Shovel Ready
Date Published14 January 2014
Price£ 13.99

Shovel Ready

by Adam Sternbergh

In a future New York devastated by a series of bombings the wealthy live in virtual reality, and Spademan offers to kill without asking questions.


Shovel Ready postulates a New York largely depopulated after a terrorist dirty bomb hit Times Square, followed by a series of further explosions. The few rich staying around spend their time in ‘beds’, devices which give them access to the virtual reality of their choice; the poor scratch a living in a dangerous and dirty environment.

The protagonist of this tale is Spademan, formerly a garbage collector whose wife died in the bomb and who has since developed a career as a hit-man. Spademan asks no questions except whether his targets are over 18; if they meet that proviso he has no compunction and his box-cutter is ready for action. His latest victim looks to be (just) old enough to qualify, but when he realises she is pregnant declines to fulfil the contract. As it turns out, however, she has some powerful connections with an interest in the outcome.

The book is written in the first person present tense, and many of the sentences are short and punchy (two to three words). The direct and informal style thus created may appeal; the omission of inverted commas for dialogue less so – sooner or later the reader always loses track and this can be annoying. As far as the content goes, the adjectives with which the cover is adorned: ‘fierce and sharp’, ‘savage future noir’ are fully justified. Life in future New York is very bleak, with services failing, and the nihilist protagonist, sprinkled with a few nasty incidents of violence and murder, provide a real chill.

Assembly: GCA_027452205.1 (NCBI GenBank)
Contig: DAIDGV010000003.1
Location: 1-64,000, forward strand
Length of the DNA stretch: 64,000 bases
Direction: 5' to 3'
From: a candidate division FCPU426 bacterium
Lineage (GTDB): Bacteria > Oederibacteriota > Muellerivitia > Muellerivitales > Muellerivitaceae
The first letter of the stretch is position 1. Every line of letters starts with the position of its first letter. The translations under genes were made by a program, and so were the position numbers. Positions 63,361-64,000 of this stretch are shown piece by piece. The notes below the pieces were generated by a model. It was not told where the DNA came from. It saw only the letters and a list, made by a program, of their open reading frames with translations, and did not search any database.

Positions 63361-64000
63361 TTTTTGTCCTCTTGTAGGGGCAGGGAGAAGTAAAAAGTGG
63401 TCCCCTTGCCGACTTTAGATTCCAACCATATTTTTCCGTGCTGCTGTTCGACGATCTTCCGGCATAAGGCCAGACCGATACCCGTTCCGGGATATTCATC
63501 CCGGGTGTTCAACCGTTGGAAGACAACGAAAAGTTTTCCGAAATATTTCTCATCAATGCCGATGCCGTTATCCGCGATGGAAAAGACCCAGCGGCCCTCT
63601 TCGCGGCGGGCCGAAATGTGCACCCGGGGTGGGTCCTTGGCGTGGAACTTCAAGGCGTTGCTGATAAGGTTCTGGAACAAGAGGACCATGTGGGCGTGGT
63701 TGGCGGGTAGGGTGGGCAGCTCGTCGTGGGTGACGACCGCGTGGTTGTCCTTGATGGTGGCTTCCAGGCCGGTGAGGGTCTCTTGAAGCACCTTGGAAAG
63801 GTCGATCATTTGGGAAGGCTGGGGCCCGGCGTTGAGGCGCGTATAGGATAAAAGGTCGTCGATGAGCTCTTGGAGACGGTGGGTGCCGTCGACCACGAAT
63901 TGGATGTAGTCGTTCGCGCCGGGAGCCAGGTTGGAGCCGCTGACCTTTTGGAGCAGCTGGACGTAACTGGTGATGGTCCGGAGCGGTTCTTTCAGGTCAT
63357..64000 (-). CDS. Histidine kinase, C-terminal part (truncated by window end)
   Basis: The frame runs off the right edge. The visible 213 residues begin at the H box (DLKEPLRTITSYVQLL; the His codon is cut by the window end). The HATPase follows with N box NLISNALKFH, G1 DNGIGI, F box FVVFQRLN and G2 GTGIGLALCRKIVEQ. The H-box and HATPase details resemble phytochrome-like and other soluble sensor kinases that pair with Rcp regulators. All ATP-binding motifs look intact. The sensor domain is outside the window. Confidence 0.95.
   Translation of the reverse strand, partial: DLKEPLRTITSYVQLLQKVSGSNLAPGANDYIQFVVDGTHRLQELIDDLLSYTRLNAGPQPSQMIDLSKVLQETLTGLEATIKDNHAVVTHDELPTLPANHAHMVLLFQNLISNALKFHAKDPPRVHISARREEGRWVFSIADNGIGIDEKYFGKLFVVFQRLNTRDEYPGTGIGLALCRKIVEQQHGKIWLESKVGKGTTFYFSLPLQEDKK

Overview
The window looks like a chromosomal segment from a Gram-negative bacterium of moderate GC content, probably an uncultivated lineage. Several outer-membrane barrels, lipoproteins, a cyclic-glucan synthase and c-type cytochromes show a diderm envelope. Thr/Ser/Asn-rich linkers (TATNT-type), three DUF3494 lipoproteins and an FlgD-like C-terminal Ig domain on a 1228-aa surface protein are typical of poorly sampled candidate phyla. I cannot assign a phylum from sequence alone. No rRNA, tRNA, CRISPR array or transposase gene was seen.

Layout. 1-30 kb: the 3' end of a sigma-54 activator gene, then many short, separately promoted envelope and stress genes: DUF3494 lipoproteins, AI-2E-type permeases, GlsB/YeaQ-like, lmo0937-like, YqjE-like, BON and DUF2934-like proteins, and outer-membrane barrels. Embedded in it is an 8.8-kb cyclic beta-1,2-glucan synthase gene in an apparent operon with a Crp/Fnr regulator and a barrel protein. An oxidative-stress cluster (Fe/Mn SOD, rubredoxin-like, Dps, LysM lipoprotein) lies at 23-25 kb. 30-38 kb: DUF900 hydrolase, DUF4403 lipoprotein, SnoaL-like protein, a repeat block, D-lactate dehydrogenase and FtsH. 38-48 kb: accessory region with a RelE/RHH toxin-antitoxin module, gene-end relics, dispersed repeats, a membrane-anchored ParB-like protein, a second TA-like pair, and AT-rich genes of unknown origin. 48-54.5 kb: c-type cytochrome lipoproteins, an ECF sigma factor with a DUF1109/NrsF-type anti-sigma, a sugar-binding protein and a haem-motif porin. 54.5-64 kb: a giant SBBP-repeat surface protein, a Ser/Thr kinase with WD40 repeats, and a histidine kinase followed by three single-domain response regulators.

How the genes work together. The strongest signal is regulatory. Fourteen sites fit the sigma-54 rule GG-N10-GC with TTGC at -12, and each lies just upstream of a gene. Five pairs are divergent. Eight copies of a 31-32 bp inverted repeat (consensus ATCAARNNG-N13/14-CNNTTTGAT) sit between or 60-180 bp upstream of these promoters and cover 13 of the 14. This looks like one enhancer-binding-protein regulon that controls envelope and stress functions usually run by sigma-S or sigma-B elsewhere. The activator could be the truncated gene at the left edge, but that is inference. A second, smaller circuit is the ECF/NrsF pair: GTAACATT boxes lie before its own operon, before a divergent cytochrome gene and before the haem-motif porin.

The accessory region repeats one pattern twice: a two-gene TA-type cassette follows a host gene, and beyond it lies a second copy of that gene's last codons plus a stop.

Conceptually, however, the plot does present a few difficulties. The problems which led to such devastation in New York are limited to that city, and it is difficult to understand why the rest of the country has not rushed in with resources that one would expect after such a catastrophe. The disruption of services also feels a bit random: the electricity supply is apparently reliable, as are the train services, but it is necessary to take a rowboat with an outboard motor to cross the Hudson.

The Spademan also feels a little phoney, supposedly so devastated by his wife’s death that he is prepared to kill without compunction. But his insistence about the cut-off date at 18, and his exertion to stay alive but willingness to sacrifice himself in the cause of a girl he has just met, suggest he has a strong sense of human values. However, in total Shovel Ready has something fresh about it, and this debut novel may appeal, especially to those who like dystopian futures. 

Reviewed 19 April 2014 by Chris Roberts